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    Quote Originally Posted by Gene83 View Post
    It may just be me, but I don't think you can get craftsmanship from a machine and true craftsmen are a dying breed.
    Sounds like you ain't had nothin' welded up for you lately. Or fabricated.
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    Firing a suppressed is on my Bucket List.

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    VIP Member Array maxwell97's Avatar
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    Quote Originally Posted by bmcgilvray View Post
    Yes, absolutely.

    Very much a personal opinion only, but a generation of the shooting public has been "re-educated" to admire the "less is more" utility, served up as cheaply as it can be manufactured. By and large, people are so suggestible. Marketing has led folks to believe that current firearms are somehow superior and more reliable to those of a generation ago because of the changes in materials, manufacturing methods, and lack of real workmanship. They're not superior! Firearms still utilize self-contained metallic cartridges, a design that has remained now for some 150 years. It's only the "delivery systems" that have changed. Some older designs along with some older self-contained metallic cartridge designs deserved to go by the wayside. Some older designs were retired, not because they were inferior to current designs for the end user but because they became economically unsustainable to manufacture and sell. The best designs of 75-100 years ago will still serve the shooter's needs just as expediently as anything currently marketed. Remember, the cartridges we are using still share the same basic design, no matter how they're configured dimensionally or what sort of supposedly "trick, expando-matic" bullets are stuffed in them.

    The only positive in what I consider to be a much diminished overall shooting product is the fact that firearms have remained accessible to shooters. It is supposed that it should be considered to be a testament to the firearms manufacturers' abilities to be able to produce serviceable firearms at a price point that encourages wide spread ownership. I'm just very grateful that I'm not stuck with only currently marketed firearms designs.

    It's fairly common on forums to see folks employ the term "fine fit and finish" when describing their Glock, AR15, (or whatever) when they really wouldn't recognize fine fit and finish if they dropped a Colt Python on their big toe.
    To be fair, there are SOME advantages to current designs. They're certainly lighter and more snag-free, for instance. But generally speaking, you get what you pay for. I think there's a reason Special Forces types still buy Colts (with some bells and whistles like attachment rails) over polymer guns that cost 1/5 the price. One can learn by watching those for whom price and market availability are not significant factors.
    "Yet this government never of itself furthered any enterprise, but by the alacrity with which it got out of the way... The character inherent in the American people has done all that has been accomplished; and it would have done somewhat more, if the government had not sometimes got in its way."

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    VIP Member Array Gene83's Avatar
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    Quote Originally Posted by NONAME762 View Post
    Sounds like you ain't had nothin' welded up for you lately. Or fabricated.
    I've had some stuff welded and fabricated and you can still find people that can do that, but they are a lot harder to find than they used to be.....and everybody that owns a torch isn't a welder.
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    Quote Originally Posted by bmcgilvray View Post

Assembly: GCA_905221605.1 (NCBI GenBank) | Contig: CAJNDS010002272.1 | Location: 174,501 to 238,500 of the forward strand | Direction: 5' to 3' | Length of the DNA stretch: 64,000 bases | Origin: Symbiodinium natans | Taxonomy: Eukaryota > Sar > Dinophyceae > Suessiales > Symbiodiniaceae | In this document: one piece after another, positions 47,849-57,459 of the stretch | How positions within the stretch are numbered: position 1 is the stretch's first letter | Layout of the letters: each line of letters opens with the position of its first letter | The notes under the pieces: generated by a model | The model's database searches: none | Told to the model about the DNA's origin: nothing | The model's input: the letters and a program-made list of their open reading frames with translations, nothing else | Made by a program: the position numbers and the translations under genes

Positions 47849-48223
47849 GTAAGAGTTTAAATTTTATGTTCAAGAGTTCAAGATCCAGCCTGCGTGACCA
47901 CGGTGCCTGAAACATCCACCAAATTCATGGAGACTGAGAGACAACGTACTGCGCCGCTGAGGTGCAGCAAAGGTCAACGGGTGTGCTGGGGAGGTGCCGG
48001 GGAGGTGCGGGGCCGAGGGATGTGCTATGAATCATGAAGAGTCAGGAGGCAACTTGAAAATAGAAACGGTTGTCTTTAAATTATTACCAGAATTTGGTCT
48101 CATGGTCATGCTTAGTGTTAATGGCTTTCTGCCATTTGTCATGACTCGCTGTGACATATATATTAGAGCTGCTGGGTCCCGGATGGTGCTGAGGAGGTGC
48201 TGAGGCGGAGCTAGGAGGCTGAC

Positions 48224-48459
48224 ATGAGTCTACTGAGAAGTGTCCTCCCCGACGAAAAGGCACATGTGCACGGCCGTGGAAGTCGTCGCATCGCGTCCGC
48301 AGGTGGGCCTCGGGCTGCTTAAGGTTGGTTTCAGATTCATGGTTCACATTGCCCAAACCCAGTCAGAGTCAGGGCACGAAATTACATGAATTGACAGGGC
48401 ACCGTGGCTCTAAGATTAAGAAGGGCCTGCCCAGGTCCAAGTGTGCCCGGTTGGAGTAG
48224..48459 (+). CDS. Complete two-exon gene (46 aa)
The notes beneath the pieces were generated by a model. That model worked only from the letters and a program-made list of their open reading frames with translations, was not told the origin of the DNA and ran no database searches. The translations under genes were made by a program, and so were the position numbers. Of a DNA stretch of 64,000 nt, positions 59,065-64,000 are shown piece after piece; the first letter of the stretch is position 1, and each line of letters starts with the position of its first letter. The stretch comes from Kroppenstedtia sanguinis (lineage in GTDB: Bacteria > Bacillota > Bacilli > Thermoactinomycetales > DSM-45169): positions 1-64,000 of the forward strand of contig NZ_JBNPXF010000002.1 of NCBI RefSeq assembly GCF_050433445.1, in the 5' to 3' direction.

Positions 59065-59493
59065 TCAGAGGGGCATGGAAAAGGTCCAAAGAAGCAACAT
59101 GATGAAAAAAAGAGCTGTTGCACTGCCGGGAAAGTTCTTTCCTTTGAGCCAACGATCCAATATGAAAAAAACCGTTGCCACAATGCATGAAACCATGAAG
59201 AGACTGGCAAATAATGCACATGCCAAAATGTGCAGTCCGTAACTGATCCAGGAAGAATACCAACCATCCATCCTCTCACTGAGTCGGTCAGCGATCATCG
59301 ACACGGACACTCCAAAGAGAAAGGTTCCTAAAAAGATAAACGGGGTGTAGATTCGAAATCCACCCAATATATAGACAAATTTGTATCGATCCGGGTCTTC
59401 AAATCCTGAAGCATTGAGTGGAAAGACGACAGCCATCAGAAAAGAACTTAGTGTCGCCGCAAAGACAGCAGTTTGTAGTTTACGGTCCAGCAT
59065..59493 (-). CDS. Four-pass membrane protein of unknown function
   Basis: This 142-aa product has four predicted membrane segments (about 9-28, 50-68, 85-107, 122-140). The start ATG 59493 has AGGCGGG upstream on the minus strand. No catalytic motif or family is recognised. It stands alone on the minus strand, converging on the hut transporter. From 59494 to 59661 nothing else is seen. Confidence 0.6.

Yes, absolutely.

    Very much a personal opinion only, but a generation of the shooting public has been "re-educated" to admire the "less is more" utility, served up as cheaply as it can be manufactured. By and large, people are so suggestible. Marketing has led folks to believe that current firearms are somehow superior and more reliable to those of a generation ago because of the changes in materials, manufacturing methods, and lack of real workmanship. They're not superior! Firearms still utilize self-contained metallic cartridges, a design that has remained now for some 150 years. It's only the "delivery systems" that have changed. Some older designs along with some older self-contained metallic cartridge designs deserved to go by the wayside. Some older designs were retired, not because they were inferior to current designs for the end user but because they became economically unsustainable to manufacture and sell. The best designs of 75-100 years ago will still serve the shooter's needs just as expediently as anything currently marketed. Remember, the cartridges we are using still share the same basic design, no matter how they're configured dimensionally or what sort of supposedly "trick, expando-matic" bullets are stuffed in them.

    The only positive in what I consider to be a much diminished overall shooting product is the fact that firearms have remained accessible to shooters. It is supposed that it should be considered to be a testament to the firearms manufacturers' abilities to be able to produce serviceable firearms at a price point that encourages wide spread ownership. I'm just very grateful that I'm not stuck with only currently marketed firearms designs.

    It's fairly common on forums to see folks employ the term "fine fit and finish" when describing their Glock, AR15, (or whatever) when they really wouldn't recognize fine fit and finish if they dropped a Colt Python on their big toe.
    Sir, I am in total agreement with you.

    IMHO The firearm industry has taken the "Have It Your Way" slogan an ran with it..."We have 14 different guns in 9 different flavors". Most, NOT ALL, manufacturers are marketing to the masses.They seem to be placing their focus on quantity and not quality. Truth be know, there is probably more demand for a "Super Equalizing Mufti-colored Zombie Killer" than there is in a simple, basic, dependable, firearm.
    A wise man once said: "Bugout bag?..What's that? Is that all the junk you sidewalk commandos plan on humping when the SHTF...I'll grab a Nylon 66, a box of 22s and a poncho liner and in less than a week I will have all of your stuff and everything else that I need for the duration."